A potential Republican candidate for the Senate seat from Illinois — where the party's nominee withdrew over sex club allegations — engaged in "lewd and abusive behavior" while she served as a top official in the White House drug policy office, an internal inquiry found last year.

In front of her staff, Andrea Grubb Barthwell (search) made repeated comments about the sexual orientation of a staff member and used a kaleidoscope to make sexually offensive gestures, according to the findings of a March 19, 2003, "hostile workplace memorandum" prepared by drug policy office staff. The Associated Press obtained the memorandum.

In an interview Wednesday with the AP, Barthwell said the memorandum overstates what happened, but she said she was wrong for participating in "inappropriate banter" at a staff birthday party.

"As the senior person there it was my job to stop it before it got started and I didn't. I in fact joined in," she said.

Barthwell said she has not decided whether to pursue the Senate seat, but she said the complaint should not be a factor in her candidacy.

"I think it's something that was in the past, something we dealt with and it was resolved to everyone's satisfaction," she said.

Barthwell, a Chicago-area physician and a political unknown, resigned last week as deputy director for demand reduction in the Office of National Drug Control Policy to explore pursuing the nomination.

Republicans have been scrambling for a candidate since Jack Ryan dropped out of the race last month over allegations in his divorce papers that he took his wife, "Boston Public" actress Jeri Ryan, to sex clubs before they split up.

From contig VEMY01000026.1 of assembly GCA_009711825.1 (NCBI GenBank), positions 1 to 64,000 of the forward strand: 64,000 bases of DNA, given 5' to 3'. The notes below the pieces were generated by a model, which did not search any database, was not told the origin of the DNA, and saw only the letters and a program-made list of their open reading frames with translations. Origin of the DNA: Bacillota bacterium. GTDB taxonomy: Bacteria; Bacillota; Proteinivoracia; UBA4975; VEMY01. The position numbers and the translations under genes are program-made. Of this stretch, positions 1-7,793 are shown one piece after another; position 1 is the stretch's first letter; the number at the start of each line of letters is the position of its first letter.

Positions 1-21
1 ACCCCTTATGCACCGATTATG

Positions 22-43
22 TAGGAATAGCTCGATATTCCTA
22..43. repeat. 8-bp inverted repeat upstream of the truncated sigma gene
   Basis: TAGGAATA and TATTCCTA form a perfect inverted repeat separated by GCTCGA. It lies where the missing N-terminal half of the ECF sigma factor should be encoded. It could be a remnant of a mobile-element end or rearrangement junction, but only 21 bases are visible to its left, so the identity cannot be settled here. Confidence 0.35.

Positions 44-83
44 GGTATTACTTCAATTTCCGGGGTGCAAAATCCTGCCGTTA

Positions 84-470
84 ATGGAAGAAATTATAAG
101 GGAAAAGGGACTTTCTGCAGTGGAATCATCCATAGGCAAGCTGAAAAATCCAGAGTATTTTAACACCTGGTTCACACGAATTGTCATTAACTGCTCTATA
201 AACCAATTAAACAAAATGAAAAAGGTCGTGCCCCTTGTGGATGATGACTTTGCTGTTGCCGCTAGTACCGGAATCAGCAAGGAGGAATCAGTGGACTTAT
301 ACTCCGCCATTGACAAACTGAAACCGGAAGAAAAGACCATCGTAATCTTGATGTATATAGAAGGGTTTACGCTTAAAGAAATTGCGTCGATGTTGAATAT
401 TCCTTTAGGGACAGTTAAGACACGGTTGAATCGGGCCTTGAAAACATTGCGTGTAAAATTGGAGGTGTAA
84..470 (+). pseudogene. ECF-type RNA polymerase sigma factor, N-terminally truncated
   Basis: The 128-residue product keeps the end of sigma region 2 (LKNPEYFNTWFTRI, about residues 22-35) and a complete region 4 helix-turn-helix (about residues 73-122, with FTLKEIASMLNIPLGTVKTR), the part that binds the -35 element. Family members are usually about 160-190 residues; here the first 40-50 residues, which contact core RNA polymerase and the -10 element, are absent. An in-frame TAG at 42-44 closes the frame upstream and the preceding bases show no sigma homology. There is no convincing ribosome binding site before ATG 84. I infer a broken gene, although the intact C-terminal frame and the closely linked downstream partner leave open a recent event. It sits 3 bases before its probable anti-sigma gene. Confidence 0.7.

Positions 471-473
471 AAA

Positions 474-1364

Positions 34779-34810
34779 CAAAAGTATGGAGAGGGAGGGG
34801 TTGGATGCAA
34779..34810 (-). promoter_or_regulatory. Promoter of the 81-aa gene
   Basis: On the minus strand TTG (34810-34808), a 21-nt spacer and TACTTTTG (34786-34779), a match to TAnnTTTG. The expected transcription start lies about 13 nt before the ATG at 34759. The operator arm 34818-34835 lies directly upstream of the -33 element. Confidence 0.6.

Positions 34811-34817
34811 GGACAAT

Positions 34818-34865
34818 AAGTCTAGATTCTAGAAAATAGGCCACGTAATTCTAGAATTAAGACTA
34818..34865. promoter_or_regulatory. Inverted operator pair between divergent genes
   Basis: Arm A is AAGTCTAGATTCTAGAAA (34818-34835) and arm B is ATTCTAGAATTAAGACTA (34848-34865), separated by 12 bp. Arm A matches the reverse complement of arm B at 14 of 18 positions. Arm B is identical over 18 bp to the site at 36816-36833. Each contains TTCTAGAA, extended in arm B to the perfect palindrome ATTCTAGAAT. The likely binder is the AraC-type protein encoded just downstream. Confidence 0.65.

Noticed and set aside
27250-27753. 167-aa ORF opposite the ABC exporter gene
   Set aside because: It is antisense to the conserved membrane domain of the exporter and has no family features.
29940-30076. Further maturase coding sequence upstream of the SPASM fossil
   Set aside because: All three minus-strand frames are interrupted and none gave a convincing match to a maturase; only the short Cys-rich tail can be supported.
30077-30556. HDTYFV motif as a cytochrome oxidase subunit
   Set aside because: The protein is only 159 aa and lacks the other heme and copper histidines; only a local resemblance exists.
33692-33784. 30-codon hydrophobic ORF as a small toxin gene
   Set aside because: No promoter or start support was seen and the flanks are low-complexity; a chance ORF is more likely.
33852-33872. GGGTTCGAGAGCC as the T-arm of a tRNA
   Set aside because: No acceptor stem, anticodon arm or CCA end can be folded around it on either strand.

Former Chicago Bears coach Mike Ditka, who considered running for the seat as a Republican, decided not to enter the race, GOP officials said Wednesday night.

At the drug policy office, Barthwell oversaw national efforts to prevent and treat drug abuse. She won bipartisan praise after being nominated by President Bush in 2001.

The report says her staff had "the highest regard for Dr. Barthwell's credentials and knowledge, but ... almost uniformly stated their fear and discomfort with what they consider to be unusual behavior patterns and displays of temper."

The lewd and abusive behavior finding stemmed from a Dec. 19, 2002, staff gathering. Barthwell made comments about a staff member's sexual orientation after the staff member misspoke in an earlier conversation, the memorandum said.

"Dr. Barthwell made reference to this staff member sitting on men's laps. A kaleidoscope pointed upward was placed on a chair by Dr. Barthwell as the staff member was about to sit down," it said.

"Dr. Barthwell suggested that the staff member would want to cut the cake available for the gathering because the knife was 'long and hard' and he might 'enjoy handling it.' When the cake was cut, Dr. Barthwell referred to the pieces as 'most' or 'beefy' and she said to the staff member, 'I know you like it big and meaty."'

The staff member was not identified.

In the interview, Barthwell said the staff member was engaged in the banter and didn't seem uncomfortable.

"Had he been the least bit uncomfortable at the time, I would have brought it to a stop," she said. "Because he was an active participant, I didn't."

The memorandum, though, said the staff member and at least one other person objected to her comments. It said the staff member felt the comments were "lewd, derogatory and called into question his heterosexuality."

The staff member didn't file the complaint; another colleague did. The matter was then referred to a fact-finder, in accordance with the drug policy office's long-standing procedures for resolving personnel issues such as sexual harassment or discrimination complaints.

A fact-finder interviewed 26 people, including 13 within Barthwell's department, for the memorandum.

Tom Riley, a spokesman for the drug office, said, "The grievance was resolved to the satisfaction of all parties." He declined to discuss specifics, citing privacy concerns.

As a result of the grievance, everyone in the office was required to participate in sexual harassment training, Barthwell said. She said she was also asked to take an Equal Employment Opportunity Commission course "to make sure that I had information available to me to prepare me to be a supervisor in the government workplace."

John Fluharty, a gay Republican serving as an adviser to Barthwell, rejected any suggestion that she is insensitive. "She is a decent, honorable woman who would be an asset in the United States Senate," he said.